If your grandchild has died

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As a parent yourself, there can be few things more painful than watching your own child experience the loss of his or her baby. Perhaps for the first time in your life there is nothing you can do to take away the hurt and “make it better”. In addition, you are mourning the death of your grandchild. You may feel guilty that you, who have had many years of life, are still alive while a tiny infant has died. You may also feel guilty and sad that you did not spend more time with your grandchild while you had the chance. If you live at a distance, you may not even have seen your grandchild. it doesn’t help to know that you thought you had lots of time.

You may feel very angry – with God, with the medical profession who failed to save your grandchild, with your own child if your understanding of Cot Death is incomplete and you wonder if there was anything the parents could have done or should have seen. Cot Death is NOT predictable and NOT preventable. You can help by reassuring the parents that they did everything they could, that there was nothing that they missed and that there was nothing anyone could have done to save their child’s life.

You may find it difficult to know how best to help the bereaved parents. Sometimes, in their grief, they may push away your efforts to assist. Try not to take this personally – it is part of their pain and distress. the most hurtful thing you can do is withdraw your support. The best thing you can do is just be there, to listen, to accept any feelings that are expressed.
Allow them to talk as much and as often as they wish about their child. It is sometimes hard not to interfere, to give advice. Give as much help as is welcomed but be sensitive to the parents’ need to be left to make their own decisions.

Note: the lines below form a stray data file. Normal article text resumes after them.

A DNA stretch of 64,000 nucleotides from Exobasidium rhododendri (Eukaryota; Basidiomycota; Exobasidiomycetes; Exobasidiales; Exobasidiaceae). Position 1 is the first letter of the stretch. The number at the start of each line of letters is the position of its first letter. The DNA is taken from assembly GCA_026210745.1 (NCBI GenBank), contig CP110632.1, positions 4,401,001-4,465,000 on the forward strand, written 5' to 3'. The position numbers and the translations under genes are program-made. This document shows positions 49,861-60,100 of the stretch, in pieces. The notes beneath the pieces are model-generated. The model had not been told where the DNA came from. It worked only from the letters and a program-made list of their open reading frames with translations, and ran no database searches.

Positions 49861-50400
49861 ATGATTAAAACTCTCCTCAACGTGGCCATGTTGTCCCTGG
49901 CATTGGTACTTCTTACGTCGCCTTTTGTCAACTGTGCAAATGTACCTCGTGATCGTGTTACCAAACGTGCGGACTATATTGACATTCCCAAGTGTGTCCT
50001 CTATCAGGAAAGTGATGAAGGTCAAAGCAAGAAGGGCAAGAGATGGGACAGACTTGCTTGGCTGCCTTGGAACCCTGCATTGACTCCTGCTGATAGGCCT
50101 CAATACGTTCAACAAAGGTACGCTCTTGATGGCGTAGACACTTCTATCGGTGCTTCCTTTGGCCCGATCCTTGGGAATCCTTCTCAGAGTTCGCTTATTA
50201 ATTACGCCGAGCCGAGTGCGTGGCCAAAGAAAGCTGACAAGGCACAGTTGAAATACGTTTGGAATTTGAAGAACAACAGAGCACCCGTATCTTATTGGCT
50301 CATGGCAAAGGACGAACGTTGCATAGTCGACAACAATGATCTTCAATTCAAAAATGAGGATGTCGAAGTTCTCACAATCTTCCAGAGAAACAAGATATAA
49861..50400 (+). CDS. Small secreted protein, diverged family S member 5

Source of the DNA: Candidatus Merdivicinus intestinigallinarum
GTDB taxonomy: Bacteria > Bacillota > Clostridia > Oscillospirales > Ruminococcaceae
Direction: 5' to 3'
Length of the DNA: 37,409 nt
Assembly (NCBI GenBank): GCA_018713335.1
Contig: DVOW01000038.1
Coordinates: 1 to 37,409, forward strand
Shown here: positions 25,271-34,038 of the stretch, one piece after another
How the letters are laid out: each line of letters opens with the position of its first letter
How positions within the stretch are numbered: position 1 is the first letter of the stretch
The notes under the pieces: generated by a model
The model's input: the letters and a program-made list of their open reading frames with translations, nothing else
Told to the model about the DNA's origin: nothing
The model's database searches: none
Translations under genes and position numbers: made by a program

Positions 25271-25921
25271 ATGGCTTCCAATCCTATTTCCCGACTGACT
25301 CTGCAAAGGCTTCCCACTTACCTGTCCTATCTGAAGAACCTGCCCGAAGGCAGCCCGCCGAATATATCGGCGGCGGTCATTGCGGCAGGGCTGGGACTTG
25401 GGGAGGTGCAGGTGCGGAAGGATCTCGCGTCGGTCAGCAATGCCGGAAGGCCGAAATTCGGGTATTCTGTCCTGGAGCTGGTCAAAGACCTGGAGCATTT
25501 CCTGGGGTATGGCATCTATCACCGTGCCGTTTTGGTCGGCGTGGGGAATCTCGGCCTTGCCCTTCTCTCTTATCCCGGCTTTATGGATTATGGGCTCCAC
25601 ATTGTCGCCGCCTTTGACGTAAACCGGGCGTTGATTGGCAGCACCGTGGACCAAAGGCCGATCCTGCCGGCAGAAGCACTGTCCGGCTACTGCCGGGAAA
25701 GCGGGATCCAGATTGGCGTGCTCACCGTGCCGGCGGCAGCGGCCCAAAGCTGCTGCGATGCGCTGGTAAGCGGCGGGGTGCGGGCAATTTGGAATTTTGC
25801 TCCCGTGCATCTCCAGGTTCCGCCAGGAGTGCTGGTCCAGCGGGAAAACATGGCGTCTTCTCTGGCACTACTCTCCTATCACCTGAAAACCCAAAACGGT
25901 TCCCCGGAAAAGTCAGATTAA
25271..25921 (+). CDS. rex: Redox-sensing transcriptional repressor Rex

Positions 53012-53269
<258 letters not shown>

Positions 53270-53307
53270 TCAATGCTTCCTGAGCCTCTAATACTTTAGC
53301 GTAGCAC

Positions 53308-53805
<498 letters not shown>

As time passes, it is important that the parents know that you have not forgotten their baby. Often relatives avoid mentioning the baby for fear of reminding the parents of their pain, or change the subject when they mention the baby. Ignoring the fact their baby lived causes more, not less, hurt. They may need to talk about the baby long after the death, especially at anniversaries.

Grief is intensely personal and everyone grieves in their own way, at their own pace. There is no “correct” way to mourn, and you should never say “you ought to be feeling better now” or anything else which implies a judgement of their feelings. You can’t take away the parents’ pain or bring your grandchild back but you can make the parents’ adjustment to the loss easier by accepting their feelings and supporting them as they go through the grief process.

It is important to recognise your own right to grieve. To be helpful to your child, you need also to be helpful to yourself, to deal with your grief by facing it and working through it. Make sure you give yourself time and space for this.

If you would like additional assistance or information, either for yourself or your family, please contact:

The Scottish Cot Death Trust